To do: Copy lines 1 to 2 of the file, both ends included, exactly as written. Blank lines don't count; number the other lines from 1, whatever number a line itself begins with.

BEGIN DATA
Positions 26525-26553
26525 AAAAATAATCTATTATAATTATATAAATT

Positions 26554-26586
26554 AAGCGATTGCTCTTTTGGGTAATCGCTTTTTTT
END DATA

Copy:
Positions 26525-26553
26525 AAAAATAATCTATTATAATTATATAAATT